Pain in your feet is not normal. When your feet hurt, you hurt all over and want relief. How will you get that relief? As yourself these questions:
1. Should you treat it yourself?
2. Should you seek treatment from a podiatrist?
When considering self-treatment, you can start with RICE therapy (Rest, Ice, Compression, Elevation). Anti-inflammatory medications can help with pain and swelling; just be sure to take them according to package directions. Proper shoe gear, fitted by a professional, is helpful for several painful conditions. Another consideration for self-treatment is an over-the-counter arch support to relieve pressure and support the foot.
Here are some situations where you should seek podiatric care:
1. If you experience pain that increases with activity. This could be a stress fracture or tendon injury. Both of these conditions require immediate care to prevent more serious problems.
2. Injuries that prevent you from putting weight on your foot due to significant swelling and pain require attention as soon as you can be seen by a podiatrist. This may mean going to the emergency room to be seen by the podiatrist on call.
3. Severe pain that lasts more than 24 hours can be the result of several conditions, therefore professional care is vital for diagnosis and treatment.
4. Open wounds or sores that are slow to heal on the foot should be seen by a podiatrist. If you have diabetes or poor circulation, you should seek immediate care within 24 hours of noticing the wound. The longer a wound is present, the higher the risk of infection.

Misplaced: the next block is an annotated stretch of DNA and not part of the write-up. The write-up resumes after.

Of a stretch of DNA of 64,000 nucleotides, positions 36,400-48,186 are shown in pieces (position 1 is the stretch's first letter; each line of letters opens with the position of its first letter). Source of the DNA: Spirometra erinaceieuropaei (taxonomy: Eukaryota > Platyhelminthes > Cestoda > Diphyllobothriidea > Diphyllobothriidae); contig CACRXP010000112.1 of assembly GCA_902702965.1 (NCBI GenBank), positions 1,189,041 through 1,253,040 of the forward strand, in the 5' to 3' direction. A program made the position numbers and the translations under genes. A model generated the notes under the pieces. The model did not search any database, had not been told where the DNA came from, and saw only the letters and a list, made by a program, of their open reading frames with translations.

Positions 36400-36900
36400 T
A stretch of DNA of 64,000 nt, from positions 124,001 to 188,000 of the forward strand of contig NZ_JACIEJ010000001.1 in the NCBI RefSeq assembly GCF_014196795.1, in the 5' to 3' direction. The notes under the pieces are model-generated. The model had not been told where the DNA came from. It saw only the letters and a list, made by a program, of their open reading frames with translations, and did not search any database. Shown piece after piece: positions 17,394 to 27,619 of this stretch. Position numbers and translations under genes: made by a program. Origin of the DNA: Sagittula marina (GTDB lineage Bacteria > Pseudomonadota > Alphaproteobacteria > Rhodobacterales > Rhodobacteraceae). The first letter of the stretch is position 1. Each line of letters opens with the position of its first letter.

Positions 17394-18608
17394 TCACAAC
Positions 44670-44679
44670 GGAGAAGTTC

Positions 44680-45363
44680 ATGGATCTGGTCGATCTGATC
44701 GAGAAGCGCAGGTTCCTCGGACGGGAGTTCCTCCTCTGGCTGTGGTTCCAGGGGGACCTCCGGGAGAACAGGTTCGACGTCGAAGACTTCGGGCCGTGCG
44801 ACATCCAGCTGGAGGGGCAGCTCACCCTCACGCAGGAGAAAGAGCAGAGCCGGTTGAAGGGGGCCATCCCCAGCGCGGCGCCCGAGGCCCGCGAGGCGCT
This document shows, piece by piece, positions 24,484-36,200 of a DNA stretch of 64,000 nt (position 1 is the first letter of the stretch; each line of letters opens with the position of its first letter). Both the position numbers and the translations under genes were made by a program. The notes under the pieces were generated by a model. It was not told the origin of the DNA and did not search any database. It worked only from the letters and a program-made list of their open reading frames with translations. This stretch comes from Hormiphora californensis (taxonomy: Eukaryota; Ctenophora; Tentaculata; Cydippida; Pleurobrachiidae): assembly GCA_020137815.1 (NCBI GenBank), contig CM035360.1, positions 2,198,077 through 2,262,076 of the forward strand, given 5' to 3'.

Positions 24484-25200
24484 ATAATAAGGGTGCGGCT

5. If you have moles or other skin lesions on your feet that are irregular in shape or color, are painful, become open sores, or have changed appearance, you should see a professional as soon as possible to have a biopsy taken of the lesion. Your podiatrist will confirm a diagnosis and help generate a treatment plan once those results have been obtained.
6. Growths on the foot are not uncommon, but when they change or become painful, they should be examined.
7. Pain that wakes you up at night or when your legs are elevated, and is relieved by walking or dangling your feet is a common sign of poor circulation. Seeing a podiatrist is a good place to start your search for relief. After an examination and possibly some simple vascular testing, your podiatrist can make recommendations for further treatment and referrals as needed.
8. If you notice flattening of one arch, which may or may not be painful, you should seek care to determine the cause and plan subsequent treatment.
9. Changes in color of your foot or lower leg compared to the other side can indicate poor circulation (white discoloration), venous conditions (purple or blue discoloration), infection or gout (red discoloration). These conditions vary in severity, but should be evaluated.
10. An ingrown toenail that is causing pain or becomes red and swollen requires a simple in-office procedure to permanently remove the ingrown portion of the toenail.
11. Thickening and discoloration of your toenail which becomes painful or spreads to other nails can be treated by either topical or oral medications or laser treatment.
12. A foot deformity that is progressively getting worse should be evaluated and your treatment options reviewed.